EcuadorCarchiTobar DonosoSamec & Samec 1988
EcuadorCarchiVía LitaArteaga et al. 2013
EcuadorCotopaxiBosque Privado JDLSPellet 2017
EcuadorCotopaxiLas PampasArteaga et al. 2013
EcuadorEl OroCerro AzulArteaga et al. 2013
EcuadorEl OroPiñasArteaga et al. 2013
EcuadorEl OroReserva Biológica BuenaventuraArteaga et al. 2013
EcuadorEl OroZaracayiNaturalist; photo examined
EcuadorEsmeraldasAlrededores de CaimitoTorres-Carvajal et al. 2018
EcuadorEsmeraldasBilsa Biological ReserveOrtega-Andrade et al. 2010
EcuadorEsmeraldasCerro CeiboArteaga et al. 2013
EcuadorEsmeraldasDurangoTorres-Carvajal et al. 2018
EcuadorEsmeraldasJesús del Gran PoderiNaturalist; photo examined
EcuadorEsmeraldasMuisne–PedernalesArteaga et al. 2013
EcuadorEsmeraldasPlaya de OroDixon et al. 1993
EcuadorEsmeraldasPlayón de San FranciscoTorres-Carvajal et al. 2018
EcuadorEsmeraldasReserva Tesoro EscondidoiNaturalist; photo examined
EcuadorEsmeraldasRío SantiagoArteaga et al. 2013
EcuadorEsmeraldasRío SapayoDixon et al. 1993
EcuadorEsmeraldasTundaloma LodgeTorres-Carvajal et al. 2018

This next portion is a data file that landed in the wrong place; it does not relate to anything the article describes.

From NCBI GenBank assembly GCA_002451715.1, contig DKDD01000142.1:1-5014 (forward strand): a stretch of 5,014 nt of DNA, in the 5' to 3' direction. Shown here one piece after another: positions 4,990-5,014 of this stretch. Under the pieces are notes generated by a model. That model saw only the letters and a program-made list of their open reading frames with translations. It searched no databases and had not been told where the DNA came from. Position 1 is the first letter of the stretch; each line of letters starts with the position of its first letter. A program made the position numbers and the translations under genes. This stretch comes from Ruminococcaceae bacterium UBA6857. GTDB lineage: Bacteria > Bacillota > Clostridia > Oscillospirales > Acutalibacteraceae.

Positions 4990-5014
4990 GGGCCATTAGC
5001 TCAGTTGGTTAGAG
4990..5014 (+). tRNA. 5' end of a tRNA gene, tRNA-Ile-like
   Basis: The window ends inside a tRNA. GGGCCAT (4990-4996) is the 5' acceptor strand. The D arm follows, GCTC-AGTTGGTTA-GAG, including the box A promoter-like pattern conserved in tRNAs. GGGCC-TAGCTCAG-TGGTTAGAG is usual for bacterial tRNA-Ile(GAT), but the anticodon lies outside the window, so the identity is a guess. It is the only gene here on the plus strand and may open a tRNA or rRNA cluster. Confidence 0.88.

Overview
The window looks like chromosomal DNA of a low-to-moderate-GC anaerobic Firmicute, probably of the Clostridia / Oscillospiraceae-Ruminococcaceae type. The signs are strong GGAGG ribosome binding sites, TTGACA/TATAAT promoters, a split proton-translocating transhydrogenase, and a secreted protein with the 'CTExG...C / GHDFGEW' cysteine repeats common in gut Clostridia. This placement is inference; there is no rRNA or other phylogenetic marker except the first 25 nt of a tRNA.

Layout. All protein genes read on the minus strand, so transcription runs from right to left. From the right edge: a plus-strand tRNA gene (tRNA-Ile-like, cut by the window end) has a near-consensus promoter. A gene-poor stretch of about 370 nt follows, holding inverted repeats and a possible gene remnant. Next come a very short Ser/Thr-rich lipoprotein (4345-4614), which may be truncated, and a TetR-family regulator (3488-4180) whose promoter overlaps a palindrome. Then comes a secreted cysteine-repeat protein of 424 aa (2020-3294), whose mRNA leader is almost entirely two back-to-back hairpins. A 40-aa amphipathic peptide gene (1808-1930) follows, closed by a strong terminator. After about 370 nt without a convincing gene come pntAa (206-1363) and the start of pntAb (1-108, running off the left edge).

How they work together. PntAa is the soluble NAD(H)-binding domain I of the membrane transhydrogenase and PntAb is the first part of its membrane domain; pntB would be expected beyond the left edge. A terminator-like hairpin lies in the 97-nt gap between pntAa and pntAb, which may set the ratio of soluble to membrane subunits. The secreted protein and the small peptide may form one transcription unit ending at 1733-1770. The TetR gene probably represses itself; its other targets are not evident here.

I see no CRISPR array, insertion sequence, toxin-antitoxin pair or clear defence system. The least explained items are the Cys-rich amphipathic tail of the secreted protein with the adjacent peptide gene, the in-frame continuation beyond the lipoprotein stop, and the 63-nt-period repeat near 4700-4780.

EcuadorGuayasCerro de HayasCruz-García et al. 2020
EcuadorGuayasCerro El MangoArteaga et al. 2013
EcuadorGuayasCorozalDixon et al. 1993
EcuadorGuayasManglares ChuruteArteaga et al. 2013
EcuadorImbaburaLitaTorres-Carvajal et al. 2018
EcuadorImbaburaParambaBoulenger 1898
EcuadorImbaburaReserva Los CedrosiNaturalist; photo examined
EcuadorImbaburaReserva Río ManduriacuiNaturalist; photo examined
EcuadorLojaOriangaArteaga et al. 2013
EcuadorLos RíosBosque Protector Pedro Franco DávilaCruz & Sánchez 2016
EcuadorLos RíosRío BabaDixon et al. 1993
EcuadorLos RíosVincesArteaga et al. 2013
EcuadorManabíCerro Pata de PajaroArteaga et al. 2013
EcuadorManabíMaicitoDixon et al. 1993
EcuadorPichinchaEl ChipaliNaturalist; photo examined
EcuadorPichinchaEl EncantoArteaga et al. 2013
EcuadorPichinchaEl ParaísoDixon et al. 1993
EcuadorPichinchaHacienda San VicenteArteaga et al. 2013
EcuadorPichinchaMaquipucunaArteaga et al. 2013
EcuadorPichinchaMashpi LodgeYánez-Muñoz et al. 2009
EcuadorPichinchaMilpeArteaga et al. 2013
EcuadorPichinchaMindo GardenArteaga et al. 2013
EcuadorPichinchaMindo LindoArteaga et al. 2013
EcuadorPichinchaPactoDixon et al. 1993
EcuadorPichinchaPedro Vicente MaldonadoiNaturalist; photo examined
EcuadorPichinchaPuerto QuitoArteaga et al. 2013
EcuadorPichinchaRainforest MonterrealArteaga et al. 2013
EcuadorPichinchaRancho SuamoxiNaturalist; photo examined
EcuadorPichinchaRío CintoArteaga et al. 2013
EcuadorPichinchaSanta Lucía Cloud Forest ReserveTorres-Carvajal et al. 2018
EcuadorPichinchaSéptimo ParaísoArteaga et al. 2013
EcuadorSanto Domingo de los TsáchilasFinca la EsperanzaDixon et al. 1993
EcuadorSanto Domingo de los TsáchilasFinca TinalandiaArteaga et al. 2013
EcuadorSanto Domingo de los TsáchilasSanto Domingo de los TsáchilasDixon et al. 1993